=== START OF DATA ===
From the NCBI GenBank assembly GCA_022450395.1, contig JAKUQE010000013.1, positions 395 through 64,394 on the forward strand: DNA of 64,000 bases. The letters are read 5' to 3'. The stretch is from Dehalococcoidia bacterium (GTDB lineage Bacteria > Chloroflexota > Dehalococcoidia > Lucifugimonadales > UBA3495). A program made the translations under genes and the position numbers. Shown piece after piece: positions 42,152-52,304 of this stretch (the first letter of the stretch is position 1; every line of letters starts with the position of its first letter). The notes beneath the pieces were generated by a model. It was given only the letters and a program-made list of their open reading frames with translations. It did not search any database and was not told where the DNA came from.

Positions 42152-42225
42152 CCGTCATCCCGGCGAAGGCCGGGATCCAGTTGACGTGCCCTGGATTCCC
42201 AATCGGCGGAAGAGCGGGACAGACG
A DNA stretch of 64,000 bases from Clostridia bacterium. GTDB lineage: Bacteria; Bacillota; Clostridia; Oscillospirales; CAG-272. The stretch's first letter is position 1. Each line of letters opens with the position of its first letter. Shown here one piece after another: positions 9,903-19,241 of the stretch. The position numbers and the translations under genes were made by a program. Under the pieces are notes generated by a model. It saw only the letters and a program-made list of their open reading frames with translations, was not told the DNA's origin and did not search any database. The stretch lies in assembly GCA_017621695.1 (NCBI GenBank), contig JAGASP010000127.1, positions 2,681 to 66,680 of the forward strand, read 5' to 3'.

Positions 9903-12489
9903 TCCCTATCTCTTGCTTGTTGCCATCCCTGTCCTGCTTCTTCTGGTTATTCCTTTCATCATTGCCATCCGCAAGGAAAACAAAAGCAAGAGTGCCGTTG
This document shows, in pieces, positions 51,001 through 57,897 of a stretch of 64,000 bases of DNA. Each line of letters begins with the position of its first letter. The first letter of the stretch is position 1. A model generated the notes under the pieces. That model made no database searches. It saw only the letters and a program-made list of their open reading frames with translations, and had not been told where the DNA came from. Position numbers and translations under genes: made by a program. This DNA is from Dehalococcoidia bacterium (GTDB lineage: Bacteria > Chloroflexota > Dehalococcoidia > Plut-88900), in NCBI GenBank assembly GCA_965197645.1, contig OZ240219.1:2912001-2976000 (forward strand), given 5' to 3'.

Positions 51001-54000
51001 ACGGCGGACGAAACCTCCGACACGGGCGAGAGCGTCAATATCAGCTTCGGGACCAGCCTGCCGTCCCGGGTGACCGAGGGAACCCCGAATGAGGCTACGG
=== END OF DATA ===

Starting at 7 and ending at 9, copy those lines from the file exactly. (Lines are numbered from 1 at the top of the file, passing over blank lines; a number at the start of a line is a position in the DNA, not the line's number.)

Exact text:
9903 TCCCTATCTCTTGCTTGTTGCCATCCCTGTCCTGCTTCTTCTGGTTATTCCTTTCATCATTGCCATCCGCAAGGAAAACAAAAGCAAGAGTGCCGTTG
This document shows, in pieces, positions 51,001 through 57,897 of a stretch of 64,000 bases of DNA. Each line of letters begins with the position of its first letter. The first letter of the stretch is position 1. A model generated the notes under the pieces. That model made no database searches. It saw only the letters and a program-made list of their open reading frames with translations, and had not been told where the DNA came from. Position numbers and translations under genes: made by a program. This DNA is from Dehalococcoidia bacterium (GTDB lineage: Bacteria > Chloroflexota > Dehalococcoidia > Plut-88900), in NCBI GenBank assembly GCA_965197645.1, contig OZ240219.1:2912001-2976000 (forward strand), given 5' to 3'.

Positions 51001-54000